Tomb Racer was inspired by one game and one game alone. All that claim otherwise are untrustworthy imposters!
In spite of its name, I wanted to make a game like Zelda: Four Swords Adventures on the GameCube. For a few lunchtimes, Mod James, Mod Laura W, Mod Chris E and myself set each other on fire, stole each other's heart containers and blew each other up, while apparently fighting some unspeakable evil in the Zelda universe.
Fun… Setting people on fire…
Anyway, I wanted to set people on fire - sorry, create a game which had a very similar feel to that specific Zelda game. A multiplayer adventure game! But, as you all know, the Internet is broken! (Sort of.) Lag makes it a nightmare to develop interactive games (this was in the days before Mod Zeph fixed this particular problem with his amazing network engine). An attacker could appear to hit another player in game, yet actually hit an empty space because the target's current location hadn't yet been properly transmitted across the globe to the attacker's PC. Such network lag issues are hard to fix, and in 2007 I was too lazy to take on such a huge task all on my lonesome.
So, the solution was to stick the players in different rooms. That solved the problem of lag. And sometimes a little constraint can really free the imagination - sometimes the restrictions help, rather than hinder. Realising that players couldn't interact, the next source of inspiration came from the Gladiators TV show. The last feat Gladiators contestants have to survive is the Gauntlet, an obstacle course each contestant has to run through while being bopped on the head by body builders.
But what if you replace body builders with flame throwers? And dart spitters? And rolling boulders? Well, then you got Tomb Racer! So, the idea was formed: players would race each other through a plethora of lethal traps. And get set on fire. Lots.
One of the early headaches that needed to be dealt with was to think about what happens when players die. In an old-skool game, the player might be booted back to the beginning of the race and have to start again. That's just about fine in a single player game (if a little unrefined by the standards of modern game design) but it's not fine in a multiplayer game. You make one mistake - get set on fire or something - and suddenly you're reduced from glorious pack leader to snivelling runt, effectively out of the race.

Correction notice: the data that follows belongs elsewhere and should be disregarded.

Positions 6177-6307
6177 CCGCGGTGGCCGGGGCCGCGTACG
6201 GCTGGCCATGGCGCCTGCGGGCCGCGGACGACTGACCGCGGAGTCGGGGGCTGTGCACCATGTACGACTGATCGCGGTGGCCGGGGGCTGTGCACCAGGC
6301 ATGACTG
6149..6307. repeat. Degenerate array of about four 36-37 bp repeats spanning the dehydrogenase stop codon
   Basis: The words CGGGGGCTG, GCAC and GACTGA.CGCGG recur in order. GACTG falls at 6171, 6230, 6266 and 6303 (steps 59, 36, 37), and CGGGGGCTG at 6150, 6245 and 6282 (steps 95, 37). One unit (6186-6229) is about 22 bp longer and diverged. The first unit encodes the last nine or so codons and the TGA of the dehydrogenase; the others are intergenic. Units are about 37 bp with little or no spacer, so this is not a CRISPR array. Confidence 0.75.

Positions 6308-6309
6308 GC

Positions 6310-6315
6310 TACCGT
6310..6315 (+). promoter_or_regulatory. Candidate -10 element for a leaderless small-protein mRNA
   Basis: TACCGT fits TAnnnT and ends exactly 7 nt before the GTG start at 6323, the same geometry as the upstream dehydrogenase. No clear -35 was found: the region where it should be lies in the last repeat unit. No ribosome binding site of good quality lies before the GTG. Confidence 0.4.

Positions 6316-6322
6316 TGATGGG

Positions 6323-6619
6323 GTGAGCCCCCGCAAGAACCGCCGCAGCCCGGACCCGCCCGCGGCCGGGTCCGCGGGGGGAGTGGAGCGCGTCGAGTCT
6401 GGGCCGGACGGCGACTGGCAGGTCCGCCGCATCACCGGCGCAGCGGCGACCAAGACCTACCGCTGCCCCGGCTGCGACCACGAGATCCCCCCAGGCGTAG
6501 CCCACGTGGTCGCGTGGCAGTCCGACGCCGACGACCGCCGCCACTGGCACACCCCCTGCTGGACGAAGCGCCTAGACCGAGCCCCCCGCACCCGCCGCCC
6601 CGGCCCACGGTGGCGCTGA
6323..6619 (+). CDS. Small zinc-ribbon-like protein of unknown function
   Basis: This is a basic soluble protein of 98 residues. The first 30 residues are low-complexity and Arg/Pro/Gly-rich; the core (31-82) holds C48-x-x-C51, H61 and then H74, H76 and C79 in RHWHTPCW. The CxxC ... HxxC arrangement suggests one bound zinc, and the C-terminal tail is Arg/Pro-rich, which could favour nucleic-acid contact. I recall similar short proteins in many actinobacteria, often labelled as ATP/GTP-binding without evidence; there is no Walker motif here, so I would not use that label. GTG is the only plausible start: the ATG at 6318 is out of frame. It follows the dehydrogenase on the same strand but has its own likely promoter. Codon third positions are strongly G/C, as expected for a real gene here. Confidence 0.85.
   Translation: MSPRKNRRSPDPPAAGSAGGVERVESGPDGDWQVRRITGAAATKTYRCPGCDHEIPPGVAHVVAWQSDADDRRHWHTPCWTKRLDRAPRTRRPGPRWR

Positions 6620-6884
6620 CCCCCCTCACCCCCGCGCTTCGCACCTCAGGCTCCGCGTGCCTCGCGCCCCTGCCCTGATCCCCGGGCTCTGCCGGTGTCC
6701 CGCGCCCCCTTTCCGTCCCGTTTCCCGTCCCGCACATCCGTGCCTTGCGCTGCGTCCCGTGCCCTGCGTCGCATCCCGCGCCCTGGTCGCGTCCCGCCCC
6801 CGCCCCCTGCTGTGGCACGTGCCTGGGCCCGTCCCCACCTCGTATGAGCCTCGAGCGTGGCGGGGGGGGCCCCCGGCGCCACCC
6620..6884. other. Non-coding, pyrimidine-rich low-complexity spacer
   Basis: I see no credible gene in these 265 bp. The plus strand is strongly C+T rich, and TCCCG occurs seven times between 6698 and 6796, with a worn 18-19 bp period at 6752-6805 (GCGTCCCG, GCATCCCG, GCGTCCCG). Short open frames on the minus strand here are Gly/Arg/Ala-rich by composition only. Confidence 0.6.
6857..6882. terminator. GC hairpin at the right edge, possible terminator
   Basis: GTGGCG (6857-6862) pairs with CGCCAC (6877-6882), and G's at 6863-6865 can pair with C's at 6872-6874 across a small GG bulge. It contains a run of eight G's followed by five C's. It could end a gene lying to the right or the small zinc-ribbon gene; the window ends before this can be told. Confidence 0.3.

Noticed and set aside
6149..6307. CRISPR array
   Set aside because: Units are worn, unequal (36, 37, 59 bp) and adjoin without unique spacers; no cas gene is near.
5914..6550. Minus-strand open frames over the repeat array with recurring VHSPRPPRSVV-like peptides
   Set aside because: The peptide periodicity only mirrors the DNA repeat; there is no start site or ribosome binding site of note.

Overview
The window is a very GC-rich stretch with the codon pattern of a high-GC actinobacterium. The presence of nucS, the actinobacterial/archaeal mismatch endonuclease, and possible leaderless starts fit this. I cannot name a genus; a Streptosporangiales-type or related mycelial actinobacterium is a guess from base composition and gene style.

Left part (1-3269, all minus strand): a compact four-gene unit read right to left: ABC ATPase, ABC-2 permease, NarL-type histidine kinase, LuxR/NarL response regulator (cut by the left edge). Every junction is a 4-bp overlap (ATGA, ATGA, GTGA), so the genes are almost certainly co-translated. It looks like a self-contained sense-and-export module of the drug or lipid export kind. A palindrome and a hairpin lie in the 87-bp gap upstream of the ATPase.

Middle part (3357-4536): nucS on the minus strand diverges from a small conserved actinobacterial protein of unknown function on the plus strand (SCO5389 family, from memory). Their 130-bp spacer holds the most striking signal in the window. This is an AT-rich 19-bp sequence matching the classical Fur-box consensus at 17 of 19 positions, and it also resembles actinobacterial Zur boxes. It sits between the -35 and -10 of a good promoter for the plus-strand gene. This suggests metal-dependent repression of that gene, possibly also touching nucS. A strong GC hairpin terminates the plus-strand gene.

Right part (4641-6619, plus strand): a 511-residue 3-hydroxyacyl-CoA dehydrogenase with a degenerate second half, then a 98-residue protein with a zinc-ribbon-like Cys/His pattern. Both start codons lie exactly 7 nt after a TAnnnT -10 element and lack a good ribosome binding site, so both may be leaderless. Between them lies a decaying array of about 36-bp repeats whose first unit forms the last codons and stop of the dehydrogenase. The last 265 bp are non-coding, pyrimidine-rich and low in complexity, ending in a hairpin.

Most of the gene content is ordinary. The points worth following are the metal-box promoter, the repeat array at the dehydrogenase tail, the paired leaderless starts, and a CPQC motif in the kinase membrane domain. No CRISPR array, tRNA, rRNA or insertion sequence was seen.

The thought initially had been to stick checkpoints in the course, so players who died would only be knocked back a few rooms. But that's still a bit cruel: one tough room placed at the furthest distance from the checkpoint would have a very similar effect to just knocking a player back to the start of the course.
Instead, we - in our magnanimous nature - deemed that the player would restart from the beginning of the room they were in. Our motives were mixed though, as we realised that by being so generous, we could also afford to set people on fire more. Much more. You'll forgive us if we give with one hand and take (or set fire to) with the other.
So, the name, eh? Tomb Racer - act of genius, or act of madness? Well, Tomb Racer is one of the few releases I've worked on that hasn't changed its name during development. Care to guess the original name for Miner Disturbance or Geoblox?
(Actually, the name was always supposed to be changed, but who was going to beat Tomb Racer? Except perhaps Tom Bracer and the Temple of Despair….)